An AI machine that catches pedophiles learns its way to sentience in writer/director Franklin Ritch the artifice girl. But no matter how convincing a premise, full of more substantiated ethical questions, black mirror that Bounty hunter, value understated style over functional software. A small cast of performers and a stage-play-like production, divided into three restrained decades-jumping acts and single-location settings, keep the indie charmingly subdued, but the film is just as literal when it draws attention to its own themes. underdeveloped that boldly challenges you to be ignorant of the most basic philosophical points of the genre.
This first dive into the world of sentient machines moves the strong ideas associated with rapidly advancing technology away from the flashy pessimism of film noir and into the identifiable self-awareness of mumblecore. But by flipping subgenres, Ritch’s say-don’t-show approach puts all of his weight on his script, by far. the artifice girlThe weakest element of . When I criticize saying and not showing, I am still speaking in the traditional sense. Seeing the strain of a Voight-Kampff test on a replicant is much more fun and effective than a voiceover explaining the concept. But I am also referring to the more modern form that afflicts some genre films. The way he fills the air with endless speeches about trauma, gaslighting, racism, free will, and all the other hard thematic brambles that, when not given such rude vocal attention, could stick to our clothes as we walk out of the theater. But without any trust in us, movies like the artifice girl just describe what it’s like to think about the big issues, rather than being inspired to think about them ourselves. We leave the theater with nothing but the ringing in our ears of being talked to for an hour and a half.
Of course, the entire 93 minutes is not like that. When programmer Garreth (Ritch) is initially locked in an interrogation room with agents Deena (Sinda Nichols) and Amos (David Girard), the densely blocked, chatty actors buzz with electricity as we choke on claustrophobia. Is Garreth really trying to stop the predators, or is his motives more murky? And what about the experience of him in VFX of him, shamelessly noting the digital necromancy that he has performed in the last Star Wars? The strong opening act reflects its premise: familiar, yet specific enough to grab us; the right combination of elements of genre and boiled procedure. It is also the section of the film that relies heavily on its older cast. Cherry (Tatum Matthews), Garreth’s AI, still doesn’t have much to do. She appears on screen, a bewildered blonde girl with blue eyes, as a novel piece of visual storytelling. We analyze her face and her speech, looking for falsehood or truth. Telltale signs of humanity or machinery. She becomes a part of the plot rather than the emotional and ideological center of the film.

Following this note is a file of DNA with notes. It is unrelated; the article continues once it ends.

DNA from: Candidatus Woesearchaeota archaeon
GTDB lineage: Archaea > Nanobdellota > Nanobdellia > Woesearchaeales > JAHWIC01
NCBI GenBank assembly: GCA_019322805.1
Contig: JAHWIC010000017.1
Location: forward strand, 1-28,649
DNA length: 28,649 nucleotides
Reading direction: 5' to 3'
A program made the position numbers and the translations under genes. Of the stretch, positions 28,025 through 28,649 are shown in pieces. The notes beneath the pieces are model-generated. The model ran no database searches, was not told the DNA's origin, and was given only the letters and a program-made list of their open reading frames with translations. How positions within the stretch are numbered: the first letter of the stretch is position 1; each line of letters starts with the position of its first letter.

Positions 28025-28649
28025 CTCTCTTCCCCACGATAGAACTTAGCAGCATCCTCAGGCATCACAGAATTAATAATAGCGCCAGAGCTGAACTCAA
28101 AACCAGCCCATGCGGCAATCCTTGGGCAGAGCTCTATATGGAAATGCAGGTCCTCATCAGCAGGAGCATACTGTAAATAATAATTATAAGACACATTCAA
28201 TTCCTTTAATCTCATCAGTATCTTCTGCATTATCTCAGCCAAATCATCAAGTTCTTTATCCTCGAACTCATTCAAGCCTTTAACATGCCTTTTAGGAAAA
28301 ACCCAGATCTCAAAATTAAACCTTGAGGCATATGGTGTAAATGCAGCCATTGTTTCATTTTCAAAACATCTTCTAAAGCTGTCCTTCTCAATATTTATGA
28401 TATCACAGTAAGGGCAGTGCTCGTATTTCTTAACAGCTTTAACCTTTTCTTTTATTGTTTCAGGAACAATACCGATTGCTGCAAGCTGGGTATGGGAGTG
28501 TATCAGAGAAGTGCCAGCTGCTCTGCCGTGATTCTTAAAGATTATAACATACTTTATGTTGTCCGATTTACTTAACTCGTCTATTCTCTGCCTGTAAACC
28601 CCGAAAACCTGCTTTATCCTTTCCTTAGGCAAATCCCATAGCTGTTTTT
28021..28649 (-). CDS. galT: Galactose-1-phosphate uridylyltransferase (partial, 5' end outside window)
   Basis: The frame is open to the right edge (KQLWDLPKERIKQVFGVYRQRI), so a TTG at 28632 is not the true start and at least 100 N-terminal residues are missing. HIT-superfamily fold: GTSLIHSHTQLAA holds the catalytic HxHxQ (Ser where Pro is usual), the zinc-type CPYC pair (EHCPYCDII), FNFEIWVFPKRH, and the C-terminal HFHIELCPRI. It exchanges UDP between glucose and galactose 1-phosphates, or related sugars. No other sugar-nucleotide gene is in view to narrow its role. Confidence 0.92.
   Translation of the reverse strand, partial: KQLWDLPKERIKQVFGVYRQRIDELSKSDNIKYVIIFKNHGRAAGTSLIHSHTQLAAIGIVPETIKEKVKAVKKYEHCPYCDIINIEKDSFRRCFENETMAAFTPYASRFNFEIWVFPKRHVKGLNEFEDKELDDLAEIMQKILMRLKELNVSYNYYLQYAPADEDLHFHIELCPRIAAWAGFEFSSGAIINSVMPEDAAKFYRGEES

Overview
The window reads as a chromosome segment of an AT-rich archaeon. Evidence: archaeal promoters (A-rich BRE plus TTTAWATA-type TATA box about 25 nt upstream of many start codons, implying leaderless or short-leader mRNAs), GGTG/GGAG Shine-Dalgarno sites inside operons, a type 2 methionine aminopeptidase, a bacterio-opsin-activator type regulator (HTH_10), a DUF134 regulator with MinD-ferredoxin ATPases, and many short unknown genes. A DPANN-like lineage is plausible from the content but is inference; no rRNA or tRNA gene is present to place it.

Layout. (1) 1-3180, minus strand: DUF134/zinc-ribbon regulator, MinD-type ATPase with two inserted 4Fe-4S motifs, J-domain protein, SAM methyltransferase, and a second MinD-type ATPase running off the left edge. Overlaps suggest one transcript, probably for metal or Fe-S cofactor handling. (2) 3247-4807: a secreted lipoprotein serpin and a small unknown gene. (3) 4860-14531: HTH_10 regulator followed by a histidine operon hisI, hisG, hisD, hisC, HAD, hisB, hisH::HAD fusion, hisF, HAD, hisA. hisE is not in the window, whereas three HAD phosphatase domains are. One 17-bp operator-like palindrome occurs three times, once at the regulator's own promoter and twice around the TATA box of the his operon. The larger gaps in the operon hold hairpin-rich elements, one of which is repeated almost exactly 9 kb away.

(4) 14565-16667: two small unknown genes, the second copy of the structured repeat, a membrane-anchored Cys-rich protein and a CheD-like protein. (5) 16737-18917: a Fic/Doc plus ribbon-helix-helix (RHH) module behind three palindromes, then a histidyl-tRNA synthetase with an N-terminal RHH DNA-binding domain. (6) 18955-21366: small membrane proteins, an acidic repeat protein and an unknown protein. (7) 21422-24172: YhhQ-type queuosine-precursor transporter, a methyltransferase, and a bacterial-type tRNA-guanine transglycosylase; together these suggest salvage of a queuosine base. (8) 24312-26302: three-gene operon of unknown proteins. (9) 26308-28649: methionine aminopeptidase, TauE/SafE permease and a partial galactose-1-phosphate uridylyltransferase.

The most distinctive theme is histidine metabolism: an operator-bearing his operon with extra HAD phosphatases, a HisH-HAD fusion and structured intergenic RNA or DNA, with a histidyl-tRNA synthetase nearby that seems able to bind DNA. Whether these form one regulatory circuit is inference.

But as Ritch’s film strides into its second and third segments, more and more emphasis is placed on Cherry’s sensibility and Matthews’ performance. Older actors have the double luxury of experience and of playing human beings: Ritch doesn’t ask them to add affectation to his clumsy script. But Matthews needs to be convincing but amazing. He needs to poke fun at the artificiality and then convey near-perfect superhumanity as the full extent of his abilities becomes apparent. Instead, he sounds rushed and without nuance. You can hear the script in his words. This comes to a head when he confronts Lance Henriksen (playing an old Garreth) in the terrible final act. Ritch has his desperately garish monologues up his nose, while Henriksen’s seasoned seriousness makes the whole thing seem even more cartoonish. it is low resolution Western worldwith its great creator-creation confrontation at maximum volume.
The screeching dissonance between the artifice girlThe aesthetic and theme of , most obviously and ironically embodied by the film’s non-human character, show how the filmmakers allowed the practical constraints of budget, time, and technology to shape their art rather than overcome them with rudimentary innovation. Visual symbols are sparse (a chess game is the most obvious in every way), while Cherry’s transition from screen-based VTuber to tangible Android is creatively wasted. Why let her into this big 3D world of ours if you’re still going to sit there mostly shooting still shots/inverted shots? And even then, the anxious, talkative hesitation of her characters, which at times pleasantly allows the subgenre to heighten the theme, is outweighed by the need to explain.
Much of independent science fiction succeeds in cloaking its speculation in ambiguity. The abstract danger of Under the skin. The unknowable realism of the endless. the artifice girlHis economical use of locations, cast and camera settings gives him an underdog look, but his devotion to expressing every possible point of post-screening conversation puts him more in line with blockbusters. softer gender. His questions about cruelty, about our evolving relationship with machines and what that in turn will do to our laws and relationships with each other, are not unwarranted, they are so direct that they can feel less like drama and more like PowerPoint. . the artifice girl It shows promise from writer/director/star Ritch in his ability to bring a sci-fi idea to the finish line, but it takes a lot more imagination to pull off his artifice.
Director: Franklin Ritch
Writer: Franklin Ritch
Starring: David Girard, Lance Henriksen, Tatum Matthews, Sinda Nichols, Franklin Ritch
Release date: July 23, 2022 (Fantasy Film Festival)
Jacob Oller is a film editor at Paste Magazine. You can follow him on Twitter at @jacoboller.
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